• It’s seriously perverted to equate the Tigers with support for dictatorships. They did not fight and die to support Communism/Dictatorships. Post war China is not what they sacrificed themselves for. Period.

    • I don’t think that McMullin and Moyer were endorsing the CCP in any way, they are just acknowledging the fact that Chinese people helped the AVG in 1941-1942 and that the AVG helped stall Japanese aggression in China. The Flying Tigers Museum in Guilin and other tributes to the AVG in China are testimony to the genuine gratitude towards the AVG.
      (My Godfather, Charles Sawyer was a pilot in the AVG Adam&Eves 1st pursuit squadron.)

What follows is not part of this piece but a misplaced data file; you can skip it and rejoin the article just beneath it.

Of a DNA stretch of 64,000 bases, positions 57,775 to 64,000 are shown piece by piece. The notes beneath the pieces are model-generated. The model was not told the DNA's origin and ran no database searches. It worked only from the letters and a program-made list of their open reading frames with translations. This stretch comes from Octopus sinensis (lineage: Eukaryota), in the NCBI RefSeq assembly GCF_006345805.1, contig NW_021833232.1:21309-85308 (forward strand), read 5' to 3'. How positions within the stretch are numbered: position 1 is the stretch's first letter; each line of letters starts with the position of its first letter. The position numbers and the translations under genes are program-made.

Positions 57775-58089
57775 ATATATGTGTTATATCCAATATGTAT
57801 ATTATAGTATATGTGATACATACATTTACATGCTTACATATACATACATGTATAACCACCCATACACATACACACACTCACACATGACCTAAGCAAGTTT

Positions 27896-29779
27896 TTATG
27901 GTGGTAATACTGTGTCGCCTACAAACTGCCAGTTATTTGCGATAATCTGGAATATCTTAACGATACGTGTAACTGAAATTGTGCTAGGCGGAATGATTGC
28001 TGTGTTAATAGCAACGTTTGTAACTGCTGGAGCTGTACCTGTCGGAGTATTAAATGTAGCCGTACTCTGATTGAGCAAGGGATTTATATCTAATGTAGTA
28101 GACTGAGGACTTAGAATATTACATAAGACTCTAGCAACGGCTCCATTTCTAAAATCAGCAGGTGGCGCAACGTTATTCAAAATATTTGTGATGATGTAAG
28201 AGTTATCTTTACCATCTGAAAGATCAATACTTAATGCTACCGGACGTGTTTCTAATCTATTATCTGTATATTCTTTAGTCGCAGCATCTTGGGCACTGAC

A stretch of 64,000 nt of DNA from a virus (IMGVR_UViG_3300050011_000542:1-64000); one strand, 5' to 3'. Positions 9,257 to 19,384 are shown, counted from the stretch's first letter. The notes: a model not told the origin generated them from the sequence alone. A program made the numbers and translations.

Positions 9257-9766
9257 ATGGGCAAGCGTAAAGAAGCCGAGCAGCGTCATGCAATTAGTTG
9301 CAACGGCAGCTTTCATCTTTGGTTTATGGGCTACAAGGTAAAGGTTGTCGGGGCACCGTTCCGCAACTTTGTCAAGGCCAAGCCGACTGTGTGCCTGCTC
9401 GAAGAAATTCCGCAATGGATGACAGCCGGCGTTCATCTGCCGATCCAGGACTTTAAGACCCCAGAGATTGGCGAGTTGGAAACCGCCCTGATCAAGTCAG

• When the meeting is about “Chinese-American cooperation” that means between governments, not people. That’s the rub.

  3. The P40’s were hardly “cast-offs”. A lot of political wrangling and even a little skullduggery occurred before they were “diverted” to Burma for use by Chennault. There is an excellent little museum in Monroe, LA devoted to Claire Chennault.

    • They were early export models – not front-line. A lot of that had to do with the time it took for the political wrangling and skullduggery you mentioned.

      • i talked to Tex once; he said getting anything past Japan and into China was a miracle. Hats off to these brave men who did so much with so little.

      • specifically:'s,fame%20flying%20against%20overwhelming%20odds